National Christmas Tree toppled by strong wind; officials hopeful to still hold lighting ceremony
"As the saying goes, 'the show must go on,''' a park service spokesperson said.
The 40-foot-tall National Christmas Tree was temporarily toppled on Tuesday afternoon near the White House by a strong gust of wind, but National Park Service officials suggested they were still hopeful about holding the annual lighting ceremony on Thursday.
"As the saying goes, 'the show must go on' and the NPS and our event partners are looking at all possibilities to ensure a successful event this year," an agency spokesperson said in a statement.
The spokesperson added that further updates would be provided on Wednesday.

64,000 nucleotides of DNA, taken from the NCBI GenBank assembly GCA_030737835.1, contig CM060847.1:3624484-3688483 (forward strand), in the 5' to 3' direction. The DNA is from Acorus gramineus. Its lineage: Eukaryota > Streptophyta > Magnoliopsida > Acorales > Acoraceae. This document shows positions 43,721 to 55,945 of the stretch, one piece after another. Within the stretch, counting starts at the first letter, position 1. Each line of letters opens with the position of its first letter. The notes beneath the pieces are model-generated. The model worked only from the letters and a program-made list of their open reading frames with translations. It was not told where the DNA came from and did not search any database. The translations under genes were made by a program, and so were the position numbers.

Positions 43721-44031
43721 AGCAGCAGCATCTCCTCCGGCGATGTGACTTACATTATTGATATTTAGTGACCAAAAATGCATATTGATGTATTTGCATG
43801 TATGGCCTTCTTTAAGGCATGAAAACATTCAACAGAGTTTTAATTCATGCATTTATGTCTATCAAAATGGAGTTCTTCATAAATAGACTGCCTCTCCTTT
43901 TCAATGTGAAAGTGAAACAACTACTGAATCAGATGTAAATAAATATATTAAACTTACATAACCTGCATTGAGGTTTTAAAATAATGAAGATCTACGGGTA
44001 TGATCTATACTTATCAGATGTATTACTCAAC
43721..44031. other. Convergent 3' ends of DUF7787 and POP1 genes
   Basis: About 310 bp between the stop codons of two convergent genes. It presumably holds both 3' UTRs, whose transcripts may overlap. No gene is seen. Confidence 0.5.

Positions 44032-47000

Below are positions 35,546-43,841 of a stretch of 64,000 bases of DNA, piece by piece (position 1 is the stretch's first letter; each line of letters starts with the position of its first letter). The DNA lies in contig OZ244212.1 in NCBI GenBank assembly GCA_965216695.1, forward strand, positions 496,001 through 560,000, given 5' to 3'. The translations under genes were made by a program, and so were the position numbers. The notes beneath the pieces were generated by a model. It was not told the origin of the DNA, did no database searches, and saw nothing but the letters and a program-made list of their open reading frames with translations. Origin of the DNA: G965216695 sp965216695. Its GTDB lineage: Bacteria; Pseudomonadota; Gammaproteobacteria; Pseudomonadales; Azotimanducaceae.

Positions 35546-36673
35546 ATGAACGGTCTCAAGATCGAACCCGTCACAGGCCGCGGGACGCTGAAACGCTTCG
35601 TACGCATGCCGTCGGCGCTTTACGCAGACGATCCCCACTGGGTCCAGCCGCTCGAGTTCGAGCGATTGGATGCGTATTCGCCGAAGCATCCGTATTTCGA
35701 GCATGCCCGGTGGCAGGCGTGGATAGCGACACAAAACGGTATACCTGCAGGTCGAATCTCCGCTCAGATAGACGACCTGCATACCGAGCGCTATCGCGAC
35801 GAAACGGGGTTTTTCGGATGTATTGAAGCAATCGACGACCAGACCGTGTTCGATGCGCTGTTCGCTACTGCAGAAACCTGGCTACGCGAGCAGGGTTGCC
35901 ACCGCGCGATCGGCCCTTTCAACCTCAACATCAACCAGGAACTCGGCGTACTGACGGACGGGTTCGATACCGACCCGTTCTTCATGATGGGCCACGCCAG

Gusts reached 40 mph in the Washington area on Tuesday. The tree was felled around 1 p.m. and had been put up again within five hours, according to the park service.
The national tree, on the Ellipse, is actually the second one to hold that honor this year: The previous tree was cut down and replaced earlier this month after becoming infected with needle cast, a disease, the park service has said.
The current tree, a Norway spruce, came from West Virginia.
Thursday's lighting, an annual tradition, is set to feature performances by Dionne Warwick, St. Vincent and other musicians.
ABC News' Madison Burinsky and Melissa Griffin contributed to this report.
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